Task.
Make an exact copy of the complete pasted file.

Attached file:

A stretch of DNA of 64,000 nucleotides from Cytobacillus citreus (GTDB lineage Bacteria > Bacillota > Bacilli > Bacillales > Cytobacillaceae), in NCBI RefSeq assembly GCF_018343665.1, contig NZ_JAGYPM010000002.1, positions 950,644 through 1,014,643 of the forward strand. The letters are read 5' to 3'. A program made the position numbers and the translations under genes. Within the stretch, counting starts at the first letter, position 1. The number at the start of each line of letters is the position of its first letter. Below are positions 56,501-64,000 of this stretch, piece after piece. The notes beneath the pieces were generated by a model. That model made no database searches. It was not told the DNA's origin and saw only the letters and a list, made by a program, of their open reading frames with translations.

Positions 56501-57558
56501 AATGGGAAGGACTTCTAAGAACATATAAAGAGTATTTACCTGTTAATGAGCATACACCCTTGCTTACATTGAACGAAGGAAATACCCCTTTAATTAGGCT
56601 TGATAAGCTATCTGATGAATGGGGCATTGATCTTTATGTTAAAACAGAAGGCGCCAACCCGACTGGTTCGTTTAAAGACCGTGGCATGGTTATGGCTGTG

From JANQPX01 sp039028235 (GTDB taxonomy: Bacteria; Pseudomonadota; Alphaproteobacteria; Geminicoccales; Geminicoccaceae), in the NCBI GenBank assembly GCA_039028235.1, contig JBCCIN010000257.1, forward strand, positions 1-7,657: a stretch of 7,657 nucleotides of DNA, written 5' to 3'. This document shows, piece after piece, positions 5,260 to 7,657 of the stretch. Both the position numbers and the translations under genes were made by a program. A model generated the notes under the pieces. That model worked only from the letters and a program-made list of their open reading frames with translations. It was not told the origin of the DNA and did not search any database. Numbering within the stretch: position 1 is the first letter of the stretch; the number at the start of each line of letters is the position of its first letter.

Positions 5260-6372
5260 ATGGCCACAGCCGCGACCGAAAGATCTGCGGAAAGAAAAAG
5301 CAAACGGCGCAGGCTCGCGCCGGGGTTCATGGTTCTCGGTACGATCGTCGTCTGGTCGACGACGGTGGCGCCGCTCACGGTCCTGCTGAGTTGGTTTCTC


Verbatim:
A stretch of DNA of 64,000 nucleotides from Cytobacillus citreus (GTDB lineage Bacteria > Bacillota > Bacilli > Bacillales > Cytobacillaceae), in NCBI RefSeq assembly GCF_018343665.1, contig NZ_JAGYPM010000002.1, positions 950,644 through 1,014,643 of the forward strand. The letters are read 5' to 3'. A program made the position numbers and the translations under genes. Within the stretch, counting starts at the first letter, position 1. The number at the start of each line of letters is the position of its first letter. Below are positions 56,501-64,000 of this stretch, piece after piece. The notes beneath the pieces were generated by a model. That model made no database searches. It was not told the DNA's origin and saw only the letters and a list, made by a program, of their open reading frames with translations.

Positions 56501-57558
56501 AATGGGAAGGACTTCTAAGAACATATAAAGAGTATTTACCTGTTAATGAGCATACACCCTTGCTTACATTGAACGAAGGAAATACCCCTTTAATTAGGCT
56601 TGATAAGCTATCTGATGAATGGGGCATTGATCTTTATGTTAAAACAGAAGGCGCCAACCCGACTGGTTCGTTTAAAGACCGTGGCATGGTTATGGCTGTG

From JANQPX01 sp039028235 (GTDB taxonomy: Bacteria; Pseudomonadota; Alphaproteobacteria; Geminicoccales; Geminicoccaceae), in the NCBI GenBank assembly GCA_039028235.1, contig JBCCIN010000257.1, forward strand, positions 1-7,657: a stretch of 7,657 nucleotides of DNA, written 5' to 3'. This document shows, piece after piece, positions 5,260 to 7,657 of the stretch. Both the position numbers and the translations under genes were made by a program. A model generated the notes under the pieces. That model worked only from the letters and a program-made list of their open reading frames with translations. It was not told the origin of the DNA and did not search any database. Numbering within the stretch: position 1 is the first letter of the stretch; the number at the start of each line of letters is the position of its first letter.

Positions 5260-6372
5260 ATGGCCACAGCCGCGACCGAAAGATCTGCGGAAAGAAAAAG
5301 CAAACGGCGCAGGCTCGCGCCGGGGTTCATGGTTCTCGGTACGATCGTCGTCTGGTCGACGACGGTGGCGCCGCTCACGGTCCTGCTGAGTTGGTTTCTC